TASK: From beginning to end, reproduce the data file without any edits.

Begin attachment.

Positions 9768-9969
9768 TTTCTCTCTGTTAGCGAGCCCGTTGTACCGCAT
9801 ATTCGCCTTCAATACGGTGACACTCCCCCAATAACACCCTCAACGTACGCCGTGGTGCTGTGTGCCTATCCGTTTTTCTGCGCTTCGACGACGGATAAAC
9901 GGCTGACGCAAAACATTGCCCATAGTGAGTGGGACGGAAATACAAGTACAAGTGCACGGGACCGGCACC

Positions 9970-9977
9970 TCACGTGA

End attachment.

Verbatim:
Positions 9768-9969
9768 TTTCTCTCTGTTAGCGAGCCCGTTGTACCGCAT
9801 ATTCGCCTTCAATACGGTGACACTCCCCCAATAACACCCTCAACGTACGCCGTGGTGCTGTGTGCCTATCCGTTTTTCTGCGCTTCGACGACGGATAAAC
9901 GGCTGACGCAAAACATTGCCCATAGTGAGTGGGACGGAAATACAAGTACAAGTGCACGGGACCGGCACC

Positions 9970-9977
9970 TCACGTGA